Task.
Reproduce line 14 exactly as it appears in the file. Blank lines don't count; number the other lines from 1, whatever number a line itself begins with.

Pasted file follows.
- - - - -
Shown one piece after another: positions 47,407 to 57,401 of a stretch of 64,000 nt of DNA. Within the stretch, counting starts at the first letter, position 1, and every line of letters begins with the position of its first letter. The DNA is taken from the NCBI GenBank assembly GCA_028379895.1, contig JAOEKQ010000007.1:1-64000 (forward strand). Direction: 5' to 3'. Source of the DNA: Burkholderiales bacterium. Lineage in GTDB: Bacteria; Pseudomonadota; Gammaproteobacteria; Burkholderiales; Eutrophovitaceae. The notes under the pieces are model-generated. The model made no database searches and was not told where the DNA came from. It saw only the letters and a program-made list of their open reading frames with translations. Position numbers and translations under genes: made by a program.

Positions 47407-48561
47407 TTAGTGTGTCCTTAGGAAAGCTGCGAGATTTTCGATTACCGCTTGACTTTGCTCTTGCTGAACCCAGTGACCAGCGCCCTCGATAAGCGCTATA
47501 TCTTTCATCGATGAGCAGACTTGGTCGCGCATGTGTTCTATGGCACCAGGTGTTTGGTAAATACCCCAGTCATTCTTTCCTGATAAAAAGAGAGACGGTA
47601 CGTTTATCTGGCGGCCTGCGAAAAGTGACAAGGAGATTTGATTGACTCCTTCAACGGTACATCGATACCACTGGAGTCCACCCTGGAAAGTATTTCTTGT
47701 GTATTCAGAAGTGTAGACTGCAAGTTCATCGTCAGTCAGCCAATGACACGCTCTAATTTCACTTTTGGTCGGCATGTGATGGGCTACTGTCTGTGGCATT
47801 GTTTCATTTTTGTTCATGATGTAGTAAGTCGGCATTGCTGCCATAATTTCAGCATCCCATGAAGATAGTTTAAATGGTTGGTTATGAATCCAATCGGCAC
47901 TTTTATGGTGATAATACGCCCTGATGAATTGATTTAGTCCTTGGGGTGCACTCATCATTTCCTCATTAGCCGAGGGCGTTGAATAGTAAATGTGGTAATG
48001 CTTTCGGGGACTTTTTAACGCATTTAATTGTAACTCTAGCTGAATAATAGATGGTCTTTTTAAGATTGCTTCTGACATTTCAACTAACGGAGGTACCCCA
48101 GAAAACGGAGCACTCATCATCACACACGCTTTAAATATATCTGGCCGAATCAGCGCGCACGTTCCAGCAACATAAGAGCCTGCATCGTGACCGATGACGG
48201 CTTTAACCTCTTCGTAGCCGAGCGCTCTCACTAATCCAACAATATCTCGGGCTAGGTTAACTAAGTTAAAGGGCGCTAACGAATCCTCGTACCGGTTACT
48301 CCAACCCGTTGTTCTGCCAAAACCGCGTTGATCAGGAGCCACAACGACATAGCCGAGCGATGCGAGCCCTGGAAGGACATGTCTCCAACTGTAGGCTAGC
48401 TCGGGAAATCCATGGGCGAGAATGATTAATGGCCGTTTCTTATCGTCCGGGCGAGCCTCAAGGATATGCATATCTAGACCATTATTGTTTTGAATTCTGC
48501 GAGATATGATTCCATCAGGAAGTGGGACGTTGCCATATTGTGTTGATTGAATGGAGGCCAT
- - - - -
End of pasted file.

48501 GAGATATGATTCCATCAGGAAGTGGGACGTTGCCATATTGTGTTGATTGAATGGAGGCCAT